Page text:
Everyday Faith for Toms and Phils
By Bishop Chris Giesler
What follows is a portion of a sermon that I preached at Emmaus Moravian Church while I served there as pastor. I hope and pray it gives you some ideas. Please adapt as you see fit!
Preaching Text: John 14:1-10
Maybe we are all Thomas’s here today. Can I call you Tom?
Our namesake, Tom, the disciple, was there when Jesus said to his disciples, “Don’t be troubled, believe in God, believe in me. I am going to my father’s house where there are many dwelling places, and there I am going to prepare a place for you. And if I go to prepare a place for you, I will come and get you. And you do know the way that I am going.” Tom responded, “Lord, we do not know where you are going. How can we know the way?
I am glad that Tom spoke up and asked that question because all of us Toms are thinking the same thing.
And Jesus said, “I am the way, the truth, and the life.”
So, let’s continue to follow him. When we don’t know which way to go, let’s follow Jesus to servanthood. When we look at the front page of the newspaper and we don’t know what truth is, let’s look to Jesus for the truth. When we don’t know how to live our lives, let’s follow Jesus and allow our lives to be an invitation to a relationship with God.
I am so glad that our name-sake Tom asked that question.
But wait, maybe our name is really Phillip.
Our namesake Phil was there when Jesus said, “If you know me, you will know my Father also. From now on you do know him and have seen him.” But Phil said to Jesus, “Lord, show us the Father, and we will be satisfied.”
I am glad Phil said that because all of us Phils are thinking the same thing. And Jesus replied: “Believe me that I am in the Father and the Father is in me; but if you do not, then believe me because of the works themselves.”
If we want to know what the heart of God is all about, let’s follow Jesus.
Today we are the Toms and the Phils sitting in that Upper Room, and Jesus is speaking these profound words to us.
Over the years, as I have officiated at several hundred funerals, this text has been used at most of them. Words like “I have gone to prepare a place for you” and “Where I am, you will be also” are life-giving and can provide hope for a family grieving the departure of a loved one. But if we limit this text’s meaning only to our eternal lives, we’ve missed its true impact. Let’s remember that Jesus is speaking these words in the Upper Room just after he has washed his disciple’s feet and just before they will leave for the Garden of Gethsemane, where Jesus will be arrested. These disciples are now figuring out that Jesus will not be with them for much longer. Knowing the disciple’s fear and knowing Jesus’ love for them that gives these words their true meaning, “Do not let your hearts be troubled. Believe in God; believe also in me.” “In my Father’s house, there are many dwelling places, and I am going to prepare a place for you.”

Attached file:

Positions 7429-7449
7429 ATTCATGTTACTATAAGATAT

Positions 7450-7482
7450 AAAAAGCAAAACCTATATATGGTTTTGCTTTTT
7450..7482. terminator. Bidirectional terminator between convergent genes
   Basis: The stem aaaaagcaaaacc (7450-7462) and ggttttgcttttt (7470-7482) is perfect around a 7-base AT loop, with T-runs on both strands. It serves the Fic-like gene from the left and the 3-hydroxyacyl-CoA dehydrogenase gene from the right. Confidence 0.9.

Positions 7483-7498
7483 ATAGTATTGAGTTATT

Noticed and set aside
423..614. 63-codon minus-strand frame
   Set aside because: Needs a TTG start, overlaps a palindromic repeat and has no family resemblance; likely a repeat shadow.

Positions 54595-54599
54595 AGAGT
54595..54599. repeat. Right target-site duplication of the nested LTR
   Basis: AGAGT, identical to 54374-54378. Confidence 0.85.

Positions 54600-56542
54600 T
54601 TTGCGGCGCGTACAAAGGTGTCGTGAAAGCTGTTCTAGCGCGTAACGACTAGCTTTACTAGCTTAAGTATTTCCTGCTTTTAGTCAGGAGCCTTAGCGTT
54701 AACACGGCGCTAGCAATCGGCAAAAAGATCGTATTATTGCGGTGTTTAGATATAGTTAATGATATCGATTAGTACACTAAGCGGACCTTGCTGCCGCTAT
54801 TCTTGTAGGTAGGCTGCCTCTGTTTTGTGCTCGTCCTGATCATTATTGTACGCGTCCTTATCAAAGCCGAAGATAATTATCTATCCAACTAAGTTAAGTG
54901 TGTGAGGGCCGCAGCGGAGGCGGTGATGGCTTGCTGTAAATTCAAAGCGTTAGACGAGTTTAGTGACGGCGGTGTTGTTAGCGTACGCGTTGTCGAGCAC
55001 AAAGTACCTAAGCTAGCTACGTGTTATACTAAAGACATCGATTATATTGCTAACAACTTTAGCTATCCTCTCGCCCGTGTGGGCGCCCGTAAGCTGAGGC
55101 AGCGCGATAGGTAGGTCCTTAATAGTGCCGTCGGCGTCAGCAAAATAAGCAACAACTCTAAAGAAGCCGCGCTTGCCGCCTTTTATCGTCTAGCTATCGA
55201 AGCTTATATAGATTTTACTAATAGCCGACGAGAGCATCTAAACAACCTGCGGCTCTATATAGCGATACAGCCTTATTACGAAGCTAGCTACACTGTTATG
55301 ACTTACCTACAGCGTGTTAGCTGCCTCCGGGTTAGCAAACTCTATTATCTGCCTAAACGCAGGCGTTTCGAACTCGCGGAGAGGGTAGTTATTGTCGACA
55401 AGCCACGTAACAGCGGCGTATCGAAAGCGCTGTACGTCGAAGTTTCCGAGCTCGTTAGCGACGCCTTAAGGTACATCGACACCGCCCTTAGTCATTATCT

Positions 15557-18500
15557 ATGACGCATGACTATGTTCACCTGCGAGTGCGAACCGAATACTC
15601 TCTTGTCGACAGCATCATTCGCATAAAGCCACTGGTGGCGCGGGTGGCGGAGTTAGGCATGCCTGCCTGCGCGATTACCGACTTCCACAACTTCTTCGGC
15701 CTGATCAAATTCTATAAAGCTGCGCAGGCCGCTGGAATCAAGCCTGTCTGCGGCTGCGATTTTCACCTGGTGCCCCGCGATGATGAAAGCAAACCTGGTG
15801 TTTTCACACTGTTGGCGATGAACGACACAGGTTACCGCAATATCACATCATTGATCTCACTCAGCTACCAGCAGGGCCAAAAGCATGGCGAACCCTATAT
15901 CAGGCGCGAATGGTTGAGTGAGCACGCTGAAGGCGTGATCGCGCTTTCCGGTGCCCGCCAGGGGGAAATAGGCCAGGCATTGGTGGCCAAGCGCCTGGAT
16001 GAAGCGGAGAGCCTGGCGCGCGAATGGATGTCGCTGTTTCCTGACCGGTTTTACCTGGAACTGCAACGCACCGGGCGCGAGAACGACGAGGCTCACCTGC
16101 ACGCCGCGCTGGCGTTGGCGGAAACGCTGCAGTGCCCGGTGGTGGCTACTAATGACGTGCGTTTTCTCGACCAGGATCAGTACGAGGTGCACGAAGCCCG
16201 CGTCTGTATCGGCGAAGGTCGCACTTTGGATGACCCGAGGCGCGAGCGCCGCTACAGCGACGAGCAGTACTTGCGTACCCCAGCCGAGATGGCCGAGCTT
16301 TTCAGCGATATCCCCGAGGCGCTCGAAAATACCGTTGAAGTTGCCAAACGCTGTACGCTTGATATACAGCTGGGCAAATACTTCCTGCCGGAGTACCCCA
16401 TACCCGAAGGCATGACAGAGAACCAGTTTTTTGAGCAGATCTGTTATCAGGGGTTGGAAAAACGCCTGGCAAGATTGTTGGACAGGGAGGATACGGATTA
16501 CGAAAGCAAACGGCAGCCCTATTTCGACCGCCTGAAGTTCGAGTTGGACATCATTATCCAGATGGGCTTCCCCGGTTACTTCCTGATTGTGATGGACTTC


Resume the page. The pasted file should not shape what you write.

Since I grew up in a pastor’s family, my family lived in a number of houses, but in all that time, we only had one home. That home was found wherever my family resided at the time. That home has always been a place of refuge, a place where I could be myself without worry or judgment. That continues today at the house that I currently reside in at 1531 Madison Avenue in Bethlehem, PA. Yes, it is a physical structure that we would call a house. It has a kitchen, bedrooms, bathrooms, and living spaces, all of which families might need to live safely and comfortably from one day to the next. But within that physical structure is the place that we call home. In our text for today, Jesus talks about a heavenly home, an eternal dwelling place, a home where we can be whom God created us to be without worry of judgment.
Let’s back up just a bit and look at the big picture of who Jesus is and what his mission was. One can easily say that Jesus came to assure us of God’s unconditional love, as it has been shown in the living of his life. Jesus will later say, I am in the Father, the Father is in me, and now you are in me, and I am in you.
Too often, the focus gets pinned on what this means for our eternal lives, and it does contain good news about that. But Jesus’ words give us the broader perspective with which God looks at our lives and the love that God has for each of us. Jesus also said, “The one who believes in me will do the works that I do, in fact, will do greater things than me.” Wow! Does that mean that I can now walk on water? Does that mean that I can cure a person with cancer? Does that mean that I can feed 5,000 today?
Not exactly! It does mean that we can serve the simple needs of those around us with the gifts we have been blessed with! Provide food for our families, read to children, visit a loved one in the hospital, send a card to share your love, and work together with other Christians to provide housing to the homeless and food for them to eat. Show somebody that God loves them.
If it was Jesus’ mission to show just how much God loves the world (think John 3:16), then should not this be our mission as well? This is a vocation that begs expression every day of our lives!